Prizes Throughout Human History
Throughout human history, prizes have been used as incentives for past achievement recognition and for future motivation to improve outcomes and competitive efforts. Prizes offer a simple and effective way to invite people and organizations to offer solutions to the problems around us and fund the best one. These are concepts that we are familiar with through the Nobel Prize, the X Prize and the Hilton Humanitarian Prize. These are all prizes that range in audience and focus. The Children’s Prize is structured as a peer-to-peer contest that, to a large extent, bypasses the need for a large charitable organization to act as an intermediary between the donor and his or her goal.
Today’s tech-mediated world seems to facilitate prizes. This is the idea behind the Children’s Prize being an online, global contest. In a world connected by the Internet and social media, a truly global conversation is beginning to take place. With today’s socially-enabled communication networks, organizations are no longer the only players effecting social change. Individuals now have the tools to more actively engage in solving social problems directly. The relationships created with these tools are igniting change in the world every day.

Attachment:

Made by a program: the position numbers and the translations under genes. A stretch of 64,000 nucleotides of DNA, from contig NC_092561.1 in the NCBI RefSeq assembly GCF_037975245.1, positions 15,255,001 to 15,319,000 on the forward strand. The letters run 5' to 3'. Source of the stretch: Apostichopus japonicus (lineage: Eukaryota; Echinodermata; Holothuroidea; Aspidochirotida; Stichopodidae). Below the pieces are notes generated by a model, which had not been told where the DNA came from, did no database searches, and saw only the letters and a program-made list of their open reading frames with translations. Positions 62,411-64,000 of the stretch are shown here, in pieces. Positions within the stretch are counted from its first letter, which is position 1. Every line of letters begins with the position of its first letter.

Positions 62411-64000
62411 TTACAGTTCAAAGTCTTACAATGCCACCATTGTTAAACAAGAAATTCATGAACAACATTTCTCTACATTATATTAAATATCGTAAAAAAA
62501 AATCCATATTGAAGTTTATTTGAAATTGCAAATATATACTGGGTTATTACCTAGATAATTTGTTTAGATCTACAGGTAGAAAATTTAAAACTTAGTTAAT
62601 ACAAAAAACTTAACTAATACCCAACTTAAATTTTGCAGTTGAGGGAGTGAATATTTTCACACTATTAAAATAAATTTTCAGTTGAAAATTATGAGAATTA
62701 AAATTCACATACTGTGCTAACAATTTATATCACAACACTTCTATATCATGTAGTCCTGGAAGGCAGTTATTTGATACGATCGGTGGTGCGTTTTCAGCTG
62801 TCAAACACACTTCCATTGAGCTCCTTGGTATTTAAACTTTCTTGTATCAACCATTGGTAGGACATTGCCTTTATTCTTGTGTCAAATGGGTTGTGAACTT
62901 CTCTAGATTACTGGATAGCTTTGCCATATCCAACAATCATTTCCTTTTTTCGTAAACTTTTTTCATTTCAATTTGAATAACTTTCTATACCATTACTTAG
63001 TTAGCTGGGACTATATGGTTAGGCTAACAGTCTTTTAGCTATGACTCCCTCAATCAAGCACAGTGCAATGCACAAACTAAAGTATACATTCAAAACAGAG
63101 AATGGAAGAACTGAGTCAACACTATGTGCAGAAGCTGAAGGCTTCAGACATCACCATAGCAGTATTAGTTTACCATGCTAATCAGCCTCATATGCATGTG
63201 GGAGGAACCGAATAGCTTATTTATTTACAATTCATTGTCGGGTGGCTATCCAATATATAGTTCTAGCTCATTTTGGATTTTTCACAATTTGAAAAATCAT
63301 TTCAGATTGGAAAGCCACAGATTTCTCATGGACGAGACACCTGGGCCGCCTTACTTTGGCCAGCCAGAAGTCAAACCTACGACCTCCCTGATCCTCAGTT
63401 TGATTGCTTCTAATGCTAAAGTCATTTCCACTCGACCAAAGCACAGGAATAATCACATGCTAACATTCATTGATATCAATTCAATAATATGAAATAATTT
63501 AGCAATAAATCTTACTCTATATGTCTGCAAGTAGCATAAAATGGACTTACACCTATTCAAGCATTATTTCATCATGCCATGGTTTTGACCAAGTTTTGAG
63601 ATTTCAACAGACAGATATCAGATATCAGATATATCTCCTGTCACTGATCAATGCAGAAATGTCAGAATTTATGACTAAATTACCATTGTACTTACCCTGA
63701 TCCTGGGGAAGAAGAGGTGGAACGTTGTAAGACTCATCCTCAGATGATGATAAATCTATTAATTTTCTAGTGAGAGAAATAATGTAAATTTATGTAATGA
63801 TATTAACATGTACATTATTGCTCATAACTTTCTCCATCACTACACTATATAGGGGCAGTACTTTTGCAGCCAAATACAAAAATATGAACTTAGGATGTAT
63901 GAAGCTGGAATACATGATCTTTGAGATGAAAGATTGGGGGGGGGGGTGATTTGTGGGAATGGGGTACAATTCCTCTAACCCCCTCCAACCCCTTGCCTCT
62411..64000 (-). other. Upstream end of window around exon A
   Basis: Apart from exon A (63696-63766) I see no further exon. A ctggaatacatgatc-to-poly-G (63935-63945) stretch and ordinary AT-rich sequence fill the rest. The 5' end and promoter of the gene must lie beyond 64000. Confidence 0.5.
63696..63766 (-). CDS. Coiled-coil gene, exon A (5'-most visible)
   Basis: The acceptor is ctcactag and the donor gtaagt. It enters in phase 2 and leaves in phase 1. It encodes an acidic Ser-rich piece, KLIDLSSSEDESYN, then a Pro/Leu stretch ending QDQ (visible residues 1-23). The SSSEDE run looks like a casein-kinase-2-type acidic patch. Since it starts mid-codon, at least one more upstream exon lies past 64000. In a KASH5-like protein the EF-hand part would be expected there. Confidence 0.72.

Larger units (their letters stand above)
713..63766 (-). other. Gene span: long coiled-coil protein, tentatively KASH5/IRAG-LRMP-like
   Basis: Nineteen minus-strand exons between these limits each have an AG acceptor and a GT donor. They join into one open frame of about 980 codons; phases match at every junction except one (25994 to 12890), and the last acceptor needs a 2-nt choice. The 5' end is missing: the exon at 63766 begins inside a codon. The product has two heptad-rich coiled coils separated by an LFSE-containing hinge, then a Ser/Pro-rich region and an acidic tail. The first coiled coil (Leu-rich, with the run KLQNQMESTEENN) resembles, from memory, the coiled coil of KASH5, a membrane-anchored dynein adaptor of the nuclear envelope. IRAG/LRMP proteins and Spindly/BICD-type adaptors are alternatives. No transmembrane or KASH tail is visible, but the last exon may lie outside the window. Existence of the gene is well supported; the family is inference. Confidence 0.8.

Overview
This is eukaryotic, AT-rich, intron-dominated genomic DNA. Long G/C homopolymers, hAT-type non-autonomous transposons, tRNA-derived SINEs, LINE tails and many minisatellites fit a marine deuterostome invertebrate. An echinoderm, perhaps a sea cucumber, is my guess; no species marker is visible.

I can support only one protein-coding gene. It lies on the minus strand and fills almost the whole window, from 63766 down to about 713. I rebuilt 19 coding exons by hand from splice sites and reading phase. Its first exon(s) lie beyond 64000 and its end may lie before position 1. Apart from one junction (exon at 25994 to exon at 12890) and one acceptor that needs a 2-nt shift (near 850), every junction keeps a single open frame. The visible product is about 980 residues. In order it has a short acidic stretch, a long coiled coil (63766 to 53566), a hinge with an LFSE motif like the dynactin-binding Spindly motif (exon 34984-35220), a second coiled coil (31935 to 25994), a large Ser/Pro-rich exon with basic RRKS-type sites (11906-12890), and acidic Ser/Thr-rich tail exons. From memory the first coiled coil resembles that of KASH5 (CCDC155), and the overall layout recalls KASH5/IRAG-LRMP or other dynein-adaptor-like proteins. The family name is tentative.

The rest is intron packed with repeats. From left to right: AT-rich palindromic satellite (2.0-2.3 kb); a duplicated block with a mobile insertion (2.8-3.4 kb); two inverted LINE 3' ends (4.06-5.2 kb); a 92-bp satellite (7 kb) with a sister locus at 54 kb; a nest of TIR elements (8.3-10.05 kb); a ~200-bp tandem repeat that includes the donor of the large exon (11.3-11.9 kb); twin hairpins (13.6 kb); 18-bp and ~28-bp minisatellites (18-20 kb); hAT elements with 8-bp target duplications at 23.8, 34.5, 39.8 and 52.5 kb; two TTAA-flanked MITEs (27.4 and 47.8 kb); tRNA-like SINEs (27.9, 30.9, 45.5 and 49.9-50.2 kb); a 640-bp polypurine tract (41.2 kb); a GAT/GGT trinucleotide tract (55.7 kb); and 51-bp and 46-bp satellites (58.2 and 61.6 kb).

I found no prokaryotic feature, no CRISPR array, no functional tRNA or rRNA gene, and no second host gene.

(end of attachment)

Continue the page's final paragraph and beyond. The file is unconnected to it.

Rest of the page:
Interestingly, The New York Times published an article by Paul Sullivan indicating that “a report released last year by the consultant McKinsey & Company, the dollar amount for prizes over $100,000 has tripled in the last decade to $375 million a year. There has also been a shift from prizes that recognized past accomplishments to what Mc Kinsey calls ‘inducement-style prizes’ that focus on achieving a specific, future goal.'”
The Children’s Prize is a simple, global contest idea that is about money (i.e. philanthropy), children and saving lives. Below is our animation video detailing the Children’s Prize concept: